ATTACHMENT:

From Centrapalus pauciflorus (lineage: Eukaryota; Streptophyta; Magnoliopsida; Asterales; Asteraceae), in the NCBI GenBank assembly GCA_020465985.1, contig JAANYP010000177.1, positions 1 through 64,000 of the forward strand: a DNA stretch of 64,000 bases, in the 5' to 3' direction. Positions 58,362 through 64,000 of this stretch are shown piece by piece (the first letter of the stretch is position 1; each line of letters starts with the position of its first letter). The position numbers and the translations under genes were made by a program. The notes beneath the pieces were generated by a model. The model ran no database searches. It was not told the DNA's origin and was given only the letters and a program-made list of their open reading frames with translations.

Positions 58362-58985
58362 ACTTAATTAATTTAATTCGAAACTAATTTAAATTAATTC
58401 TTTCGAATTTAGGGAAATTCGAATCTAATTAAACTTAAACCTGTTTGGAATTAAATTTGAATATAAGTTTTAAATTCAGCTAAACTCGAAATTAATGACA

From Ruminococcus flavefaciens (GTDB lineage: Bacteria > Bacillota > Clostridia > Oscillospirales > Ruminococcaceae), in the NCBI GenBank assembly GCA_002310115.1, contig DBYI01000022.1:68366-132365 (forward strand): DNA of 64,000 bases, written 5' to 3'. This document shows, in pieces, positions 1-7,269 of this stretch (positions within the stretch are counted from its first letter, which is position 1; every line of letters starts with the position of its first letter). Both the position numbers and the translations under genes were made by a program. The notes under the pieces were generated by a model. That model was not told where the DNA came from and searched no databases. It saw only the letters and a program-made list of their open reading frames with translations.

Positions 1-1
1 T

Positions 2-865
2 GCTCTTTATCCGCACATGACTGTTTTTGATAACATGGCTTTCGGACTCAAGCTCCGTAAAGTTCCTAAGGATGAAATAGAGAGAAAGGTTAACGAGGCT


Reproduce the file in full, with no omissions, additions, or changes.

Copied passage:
From Centrapalus pauciflorus (lineage: Eukaryota; Streptophyta; Magnoliopsida; Asterales; Asteraceae), in the NCBI GenBank assembly GCA_020465985.1, contig JAANYP010000177.1, positions 1 through 64,000 of the forward strand: a DNA stretch of 64,000 bases, in the 5' to 3' direction. Positions 58,362 through 64,000 of this stretch are shown piece by piece (the first letter of the stretch is position 1; each line of letters starts with the position of its first letter). The position numbers and the translations under genes were made by a program. The notes beneath the pieces were generated by a model. The model ran no database searches. It was not told the DNA's origin and was given only the letters and a program-made list of their open reading frames with translations.

Positions 58362-58985
58362 ACTTAATTAATTTAATTCGAAACTAATTTAAATTAATTC
58401 TTTCGAATTTAGGGAAATTCGAATCTAATTAAACTTAAACCTGTTTGGAATTAAATTTGAATATAAGTTTTAAATTCAGCTAAACTCGAAATTAATGACA

From Ruminococcus flavefaciens (GTDB lineage: Bacteria > Bacillota > Clostridia > Oscillospirales > Ruminococcaceae), in the NCBI GenBank assembly GCA_002310115.1, contig DBYI01000022.1:68366-132365 (forward strand): DNA of 64,000 bases, written 5' to 3'. This document shows, in pieces, positions 1-7,269 of this stretch (positions within the stretch are counted from its first letter, which is position 1; every line of letters starts with the position of its first letter). Both the position numbers and the translations under genes were made by a program. The notes under the pieces were generated by a model. That model was not told where the DNA came from and searched no databases. It saw only the letters and a program-made list of their open reading frames with translations.

Positions 1-1
1 T

Positions 2-865
2 GCTCTTTATCCGCACATGACTGTTTTTGATAACATGGCTTTCGGACTCAAGCTCCGTAAAGTTCCTAAGGATGAAATAGAGAGAAAGGTTAACGAGGCT